BOYLE HEIGHTS — Civil rights activist and labor union leader Dolores Huerta had her name enshrined at the intersection of East First Street and Chicago Street June 22 during a dedication ceremony by the city of Los Angeles.
Huerta, 89, led programs to assist low-income and working families through the Stockton Community Service Organization in Boyle Heights. The intersection was named Dolores Huerta Square.
“Dolores Huerta’s name should be on the lips of every child in America, so they can appreciate what true courage in the face of insurmountable odds looks like,” said City Councilman Jose Huizar, who led the effort to name the square. “Working alongside Cesar Chavez, and continuing today, Dolores Huerta didn’t just blaze trails, she torched mountaintops and obliterated glass ceilings to give voice to the voiceless and lift up communities that are too often ignored, dismissed or shunned.”
Huizar was joined by Huerta along with Mayor Eric Garcetti, Los Angeles County Supervisor Hilda Solis, ceremony emcee Josefina Lopez and Emiliana Guereca, the Women’s March Los Angeles foundation executive director.
“Dolores Huerta has dedicated her entire life in service to others through her work advancing the rights of farmworkers, women, and other disadvantaged communities,” Solis said. “Her activism, as cofounder of the UFW with César Chávez, ignited the labor movement in California and the nation, and heightened national awareness of the impoverished conditions of farmworkers in the San Joaquin Valley.
“Today, we honor Dolores Huerta with the unveiling of the Dolores Huerta Square to ensure that future generations recognize her important place in our collective history.”
The intersection of First Street and Chicago Street was selected to honor Huerta because before she and Chavez founded the United Farm Workers union in 1962, the building on the southwest corner was once home to the Los Angeles chapter of the Stockton Community Service Organization, according to Huizar’s office. Today, the building is the Boyle Heights City Hall, which the city of Los Angeles purchased in 2007.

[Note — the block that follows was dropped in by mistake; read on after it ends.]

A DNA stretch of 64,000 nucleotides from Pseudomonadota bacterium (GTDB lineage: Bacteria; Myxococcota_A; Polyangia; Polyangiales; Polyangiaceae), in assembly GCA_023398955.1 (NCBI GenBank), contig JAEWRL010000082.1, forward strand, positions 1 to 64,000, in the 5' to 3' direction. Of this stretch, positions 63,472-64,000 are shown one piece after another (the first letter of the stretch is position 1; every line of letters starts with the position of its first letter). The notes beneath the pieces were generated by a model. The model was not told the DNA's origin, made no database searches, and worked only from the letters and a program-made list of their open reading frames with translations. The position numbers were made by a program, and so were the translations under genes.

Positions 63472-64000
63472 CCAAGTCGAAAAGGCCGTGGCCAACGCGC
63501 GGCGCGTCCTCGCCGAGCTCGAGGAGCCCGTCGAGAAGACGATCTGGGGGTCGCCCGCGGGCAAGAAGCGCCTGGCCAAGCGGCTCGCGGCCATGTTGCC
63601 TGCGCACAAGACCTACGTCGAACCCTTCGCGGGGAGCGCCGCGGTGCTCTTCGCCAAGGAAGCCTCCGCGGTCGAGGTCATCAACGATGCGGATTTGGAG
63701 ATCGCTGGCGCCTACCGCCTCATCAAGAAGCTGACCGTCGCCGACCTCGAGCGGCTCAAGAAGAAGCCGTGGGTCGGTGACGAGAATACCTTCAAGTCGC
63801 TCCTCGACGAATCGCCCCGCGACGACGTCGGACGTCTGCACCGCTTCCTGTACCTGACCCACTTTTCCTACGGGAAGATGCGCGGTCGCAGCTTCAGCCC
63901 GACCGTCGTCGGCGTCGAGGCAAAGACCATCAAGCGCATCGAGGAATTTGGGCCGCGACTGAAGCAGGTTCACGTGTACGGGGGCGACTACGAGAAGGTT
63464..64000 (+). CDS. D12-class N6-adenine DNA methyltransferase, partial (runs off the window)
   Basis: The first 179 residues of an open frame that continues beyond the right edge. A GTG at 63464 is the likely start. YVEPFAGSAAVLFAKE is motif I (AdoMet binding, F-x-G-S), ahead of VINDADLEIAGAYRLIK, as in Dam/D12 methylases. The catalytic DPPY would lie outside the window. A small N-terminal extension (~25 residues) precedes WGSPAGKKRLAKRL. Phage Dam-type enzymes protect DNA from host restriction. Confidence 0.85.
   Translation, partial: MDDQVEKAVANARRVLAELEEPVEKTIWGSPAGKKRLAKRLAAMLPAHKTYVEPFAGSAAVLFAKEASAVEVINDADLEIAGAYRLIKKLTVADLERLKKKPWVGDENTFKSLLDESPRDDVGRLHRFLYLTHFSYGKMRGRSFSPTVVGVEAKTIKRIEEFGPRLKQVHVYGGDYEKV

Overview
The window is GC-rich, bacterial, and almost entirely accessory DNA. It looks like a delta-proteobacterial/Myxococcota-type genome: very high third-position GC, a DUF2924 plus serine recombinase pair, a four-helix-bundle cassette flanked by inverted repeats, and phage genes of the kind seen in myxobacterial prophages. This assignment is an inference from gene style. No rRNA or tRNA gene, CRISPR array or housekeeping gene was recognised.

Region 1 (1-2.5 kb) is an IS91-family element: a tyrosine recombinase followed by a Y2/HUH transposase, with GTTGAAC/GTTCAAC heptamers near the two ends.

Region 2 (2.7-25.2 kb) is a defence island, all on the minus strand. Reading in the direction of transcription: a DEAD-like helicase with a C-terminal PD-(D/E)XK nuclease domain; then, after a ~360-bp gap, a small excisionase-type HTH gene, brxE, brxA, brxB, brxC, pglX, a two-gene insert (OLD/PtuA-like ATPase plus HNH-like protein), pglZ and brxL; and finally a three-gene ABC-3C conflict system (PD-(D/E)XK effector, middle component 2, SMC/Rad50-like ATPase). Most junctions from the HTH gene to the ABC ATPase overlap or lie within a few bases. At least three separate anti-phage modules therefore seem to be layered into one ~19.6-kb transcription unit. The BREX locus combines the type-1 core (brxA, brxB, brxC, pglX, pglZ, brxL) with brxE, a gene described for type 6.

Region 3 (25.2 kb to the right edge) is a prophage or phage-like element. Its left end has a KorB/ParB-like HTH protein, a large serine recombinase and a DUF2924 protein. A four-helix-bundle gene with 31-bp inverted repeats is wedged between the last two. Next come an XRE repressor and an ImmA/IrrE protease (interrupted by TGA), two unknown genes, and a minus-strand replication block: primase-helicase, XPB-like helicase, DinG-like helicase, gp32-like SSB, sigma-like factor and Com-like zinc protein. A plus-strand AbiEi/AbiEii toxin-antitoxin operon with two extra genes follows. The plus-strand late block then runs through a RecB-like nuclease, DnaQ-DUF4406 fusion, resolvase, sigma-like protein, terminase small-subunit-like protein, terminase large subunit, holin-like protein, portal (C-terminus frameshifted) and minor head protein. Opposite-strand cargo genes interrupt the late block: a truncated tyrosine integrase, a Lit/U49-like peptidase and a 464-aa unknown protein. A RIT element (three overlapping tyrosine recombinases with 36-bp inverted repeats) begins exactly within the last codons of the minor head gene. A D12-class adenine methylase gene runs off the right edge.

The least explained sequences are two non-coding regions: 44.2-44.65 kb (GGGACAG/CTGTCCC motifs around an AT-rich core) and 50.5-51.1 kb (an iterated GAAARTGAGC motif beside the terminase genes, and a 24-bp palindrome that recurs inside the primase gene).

“Dolores Huerta Square reclaims and reconstructs public history in Boyle Heights and strengthens the role of Dolores Huerta’s larger civil rights activism and historical memory to a new generation of activists, women and artists in Los Angeles,” said Leda Ramos, Cal State L.A. professor, artist and event co-producer. “When I heard legendary Chicana punk musician Alice Bag sing “I want a Dolores Huerta Street,” which was inspired by a Nikki Darling poem, I started organizing and working collectively with Alice Bag, Emiliana Guereca of the Women’s March LA Foundation, and Team Huizar to make Dolores Huerta Square a reality.”
“Dolores Huerta is a feminist warrior and social justice icon and has worked tirelessly for the last 60 years for human rights,” said Emiliana Guereca, executive director of the Women’s March LA Foundation. “The city of Los Angeles has very few streets or public monuments named after women and, in particular, women of color and that needs to change. We are honored to support the Dolores Huerta Square unveiling and commemorate her legacy.”
Huerta has received numerous awards for her work, including the Eleanor Roosevelt Humans Rights Award from President Bill Clinton in 1998. In 2012, President Barack Obama presented Huerta with the Presidential Medal of Freedom. The Dolores Huerta Foundation, started in 2002, works on community-based organizing as well as state and national issues.
The dedication featured performances by the Alice Bag Band as well as several other musicians and poetry readings by Nikki Darling.
Staff and Wire Reports